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The Low Down on Whoopies and a Zucchini Fritter!

WhoopieProduct Spotlight
Woo-Wee, summer in Maine is made for whoopie pies! These sweet grab and go treats are the perfect ending to a family bbq or a lobster bake. Native Maine stocks Ananias’s traditionally made Whoopies. Traditionally made you say? Yes, these are made with the original vegetable shortening and marshmallow crème filling, no fancy French buttercream here! Available in classic chocolate (the best!) and also pumpkin, blueberry, peanut butter, mint, and raspberry flavors; call Native Maine’s customer service department for more info!

And just to continue the Whoopie pie theme, here’s some Whoopie fun facts!
Even though you and I know that Whoopie pies originated in Maine, there are people from away who believe differently. Pennsylvania, Massachusetts, and Virginia all claim to be the birthplace of the whoopie pie. Virginia, really?!?   So where did they come from?

  • Some food historians credit the Amish with making the first whoopie pies with leftover cake batter and tucking them into lunch pails (causing farmers and children to exclaim “Whoopie!” with delight upon their discovery). Okay, this is a nice story but I have trouble imagining a subdued and somber Amish farmer in his fields exclaiming “Whoopie!” about anything in his lunch pail……
  • It’s a documented fact that Labadie’s Bakery in Lewiston began making and selling whoopie pies in 1925 (and still does today!). So, there you have that! Maine wins!
  • Whoopie pies have different names in other places: alternatively called a black moon, gob black-and-white, bob, or "BFO" for Big Fat Oreo.
  • The world's largest whoopie pie was created in South Portland, Maine, on March 26, 2011, weighing in at 1,062 pounds. Pieces of the giant whoopie pie were sold and the money was used to send Maine-made whoopie pies to soldiers serving overseas. The previous record holder, from Pennsylvania, weighed a mere 200 pounds.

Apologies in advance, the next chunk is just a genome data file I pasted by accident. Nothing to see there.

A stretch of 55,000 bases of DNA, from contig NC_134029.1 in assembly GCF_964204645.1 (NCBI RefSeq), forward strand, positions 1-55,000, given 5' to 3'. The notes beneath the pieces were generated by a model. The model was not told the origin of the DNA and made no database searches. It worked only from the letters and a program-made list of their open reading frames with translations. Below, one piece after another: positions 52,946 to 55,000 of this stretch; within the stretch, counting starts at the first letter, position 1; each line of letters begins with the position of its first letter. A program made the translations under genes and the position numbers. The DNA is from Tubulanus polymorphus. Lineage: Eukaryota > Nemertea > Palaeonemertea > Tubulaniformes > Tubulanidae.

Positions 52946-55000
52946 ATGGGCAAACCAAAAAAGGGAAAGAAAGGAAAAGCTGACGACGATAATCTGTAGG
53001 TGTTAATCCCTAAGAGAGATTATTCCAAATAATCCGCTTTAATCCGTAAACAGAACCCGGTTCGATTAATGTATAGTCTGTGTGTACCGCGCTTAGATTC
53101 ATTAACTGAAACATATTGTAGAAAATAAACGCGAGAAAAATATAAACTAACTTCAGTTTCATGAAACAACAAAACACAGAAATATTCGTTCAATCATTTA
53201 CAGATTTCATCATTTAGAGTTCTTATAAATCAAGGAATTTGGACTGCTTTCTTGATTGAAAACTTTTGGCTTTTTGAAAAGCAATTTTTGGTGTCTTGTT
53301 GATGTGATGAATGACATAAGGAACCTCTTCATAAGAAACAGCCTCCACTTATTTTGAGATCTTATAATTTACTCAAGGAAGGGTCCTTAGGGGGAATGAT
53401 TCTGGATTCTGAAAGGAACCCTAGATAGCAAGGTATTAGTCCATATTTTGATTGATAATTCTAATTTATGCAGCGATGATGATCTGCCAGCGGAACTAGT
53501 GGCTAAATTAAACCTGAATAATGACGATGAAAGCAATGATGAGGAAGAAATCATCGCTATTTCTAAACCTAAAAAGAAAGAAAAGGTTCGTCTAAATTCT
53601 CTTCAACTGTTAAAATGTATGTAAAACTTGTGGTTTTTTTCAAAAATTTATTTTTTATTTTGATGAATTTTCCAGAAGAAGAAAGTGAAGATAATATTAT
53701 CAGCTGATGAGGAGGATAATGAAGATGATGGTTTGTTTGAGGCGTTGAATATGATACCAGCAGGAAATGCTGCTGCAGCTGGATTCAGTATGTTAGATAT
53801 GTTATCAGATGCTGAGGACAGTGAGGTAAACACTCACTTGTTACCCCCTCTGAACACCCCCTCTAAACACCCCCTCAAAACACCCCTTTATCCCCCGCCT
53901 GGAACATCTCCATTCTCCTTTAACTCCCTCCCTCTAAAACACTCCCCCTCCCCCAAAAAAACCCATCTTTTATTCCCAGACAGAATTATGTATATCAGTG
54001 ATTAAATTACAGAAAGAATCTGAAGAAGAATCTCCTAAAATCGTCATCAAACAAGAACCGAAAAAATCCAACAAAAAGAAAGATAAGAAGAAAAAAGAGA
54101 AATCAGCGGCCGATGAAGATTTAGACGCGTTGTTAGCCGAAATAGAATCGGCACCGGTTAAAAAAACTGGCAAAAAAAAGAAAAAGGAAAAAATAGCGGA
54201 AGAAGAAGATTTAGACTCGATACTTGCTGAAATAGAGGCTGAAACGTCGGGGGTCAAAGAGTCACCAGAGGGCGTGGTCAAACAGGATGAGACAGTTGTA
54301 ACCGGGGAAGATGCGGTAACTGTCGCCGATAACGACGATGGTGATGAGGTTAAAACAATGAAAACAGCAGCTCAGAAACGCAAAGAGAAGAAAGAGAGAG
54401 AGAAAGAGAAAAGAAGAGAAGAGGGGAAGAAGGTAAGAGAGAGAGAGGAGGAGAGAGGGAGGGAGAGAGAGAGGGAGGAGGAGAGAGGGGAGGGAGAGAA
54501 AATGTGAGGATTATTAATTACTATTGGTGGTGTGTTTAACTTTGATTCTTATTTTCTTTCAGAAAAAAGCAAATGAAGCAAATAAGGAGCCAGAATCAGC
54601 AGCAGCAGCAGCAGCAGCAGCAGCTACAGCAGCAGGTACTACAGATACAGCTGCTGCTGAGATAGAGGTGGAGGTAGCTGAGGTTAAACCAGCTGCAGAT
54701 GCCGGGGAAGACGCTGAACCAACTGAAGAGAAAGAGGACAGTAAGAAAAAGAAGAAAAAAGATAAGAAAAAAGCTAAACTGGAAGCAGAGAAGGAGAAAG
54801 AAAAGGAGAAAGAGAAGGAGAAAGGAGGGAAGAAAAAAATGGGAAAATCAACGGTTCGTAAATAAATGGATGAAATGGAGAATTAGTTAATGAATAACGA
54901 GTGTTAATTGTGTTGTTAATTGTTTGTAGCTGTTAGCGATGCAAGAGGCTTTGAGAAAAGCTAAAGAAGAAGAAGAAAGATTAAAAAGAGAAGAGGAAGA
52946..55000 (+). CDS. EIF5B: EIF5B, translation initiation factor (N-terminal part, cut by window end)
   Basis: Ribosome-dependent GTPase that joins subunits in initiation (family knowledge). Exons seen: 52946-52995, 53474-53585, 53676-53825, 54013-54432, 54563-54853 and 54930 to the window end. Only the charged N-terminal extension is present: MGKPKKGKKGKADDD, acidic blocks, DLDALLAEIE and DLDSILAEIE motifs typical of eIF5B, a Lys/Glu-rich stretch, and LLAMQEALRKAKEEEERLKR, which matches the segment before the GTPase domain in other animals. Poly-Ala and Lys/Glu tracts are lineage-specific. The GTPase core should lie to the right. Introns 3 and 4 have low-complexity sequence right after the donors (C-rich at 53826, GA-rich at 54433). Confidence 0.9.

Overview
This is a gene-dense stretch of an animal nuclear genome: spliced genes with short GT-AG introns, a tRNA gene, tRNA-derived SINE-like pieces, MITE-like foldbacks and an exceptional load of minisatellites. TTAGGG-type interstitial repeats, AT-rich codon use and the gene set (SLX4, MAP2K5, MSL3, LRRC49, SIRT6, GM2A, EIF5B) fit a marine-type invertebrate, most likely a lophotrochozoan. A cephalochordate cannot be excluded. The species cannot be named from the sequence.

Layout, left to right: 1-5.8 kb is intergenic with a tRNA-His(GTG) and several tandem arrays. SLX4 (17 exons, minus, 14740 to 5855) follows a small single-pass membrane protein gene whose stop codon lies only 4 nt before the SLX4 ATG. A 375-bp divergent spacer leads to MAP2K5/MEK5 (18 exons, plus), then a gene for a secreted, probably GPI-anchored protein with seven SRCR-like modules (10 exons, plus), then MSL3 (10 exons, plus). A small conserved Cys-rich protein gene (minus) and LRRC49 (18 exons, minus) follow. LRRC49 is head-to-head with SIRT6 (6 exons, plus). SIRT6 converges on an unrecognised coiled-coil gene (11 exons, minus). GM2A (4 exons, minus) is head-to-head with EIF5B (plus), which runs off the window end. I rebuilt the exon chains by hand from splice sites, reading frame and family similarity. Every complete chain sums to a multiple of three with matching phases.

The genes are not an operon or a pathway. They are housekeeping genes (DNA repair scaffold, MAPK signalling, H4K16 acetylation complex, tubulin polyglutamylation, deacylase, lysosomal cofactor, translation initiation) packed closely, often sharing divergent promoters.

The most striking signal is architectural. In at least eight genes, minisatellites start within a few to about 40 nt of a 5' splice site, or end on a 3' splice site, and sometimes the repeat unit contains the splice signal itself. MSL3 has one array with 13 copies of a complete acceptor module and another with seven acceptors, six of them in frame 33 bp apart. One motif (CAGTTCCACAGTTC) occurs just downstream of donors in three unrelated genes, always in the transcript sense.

• The town of Dover-Foxcroft, hosts the Maine Whoopie Pie Festival. This widely attended annual June event has a road race, car show, dinner dance, and meet and greets with Sweetie Pie, the official mascot!
  • In 2011, the Maine State Legislature considered naming the whoopie pie the official state dessert. The proposal received bipartisan support; sadly, it failed. Wild Maine blueberry pie was voted the official state dessert.
  • Wait, don’t despair! The Maine Legislature eventually declared the whoopie pie our official state treat!

COOK THIS! No, I’m not giving you a recipe for whoopie pies; the Ananias’s are so good! What's in season locally, inexpensive, easy to work with, and plentiful?  Zucchini! What do with the scores of the little green monsters multiplying like crazed bunnies in your garden? Sure, zucchini is great sautéed, roasted, and baked in a gratin but have you considered a fritter? These fritters are a great side dish, a super vegetarian option, and a great breakfast option with an over easy egg on top of it!

Zucchini Fritters


1 1/2 pounds zucchini (about 3 medium), grated
1/2 teaspoon kosher salt plus more for seasoning
1 large egg
1/4 cup all-purpose flour
1 tablespoon cornstarch4 tablespoons scallions, minced
Freshly ground black pepper
1/3 cup vegetable oil or as much as needed


  • Place zucchini in a colander set in the sink and toss with 1/2 teaspoons salt. Let stand 10 minutes or longer, then wring zucchini dry in a clean kitchen towel. This step is super important: keep wringing, wringing, wringing. Think of all the people in your life that frustrate you! And wring! Think of that guy you cut you off this morning and Wring! Think of that lady who went through the 10 items or less checkout with 37 different cans of cat food. Wring, wring, wring! Then ask your significant other to wring. Okay, now you can move on.
  • Place zucchini in a large bowl and gently mix in egg, flour, chives, and cornstarch; season with salt and pepper.
  • Heat oil in a large skillet over medium heat. Working in 2 batches, drop 1/4-cupfuls zucchini mixture into skillet, flattening slightly; cook until golden and crisp, about 4 minutes per side. Watch your heat level here, too much and you’ll burn the outside before the inside is warm. Too little, and you’ll have soggy, oily pucks of wet zucchini.
  • Transfer fritters to a paper towel–lined plate; season with salt. Serve with some parmesan cheese, minced herbs, flake salt and plain yogurt. Yum!

DO AHEAD: Fritters can be made 30 minutes ahead. Keep warm in a 200° oven.

Contacting Native Maine

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Native Maine Produce & Specialty Foods

10 Bradley Drive
Westbrook, ME 04092-2011

(207) 856-1100 Phone
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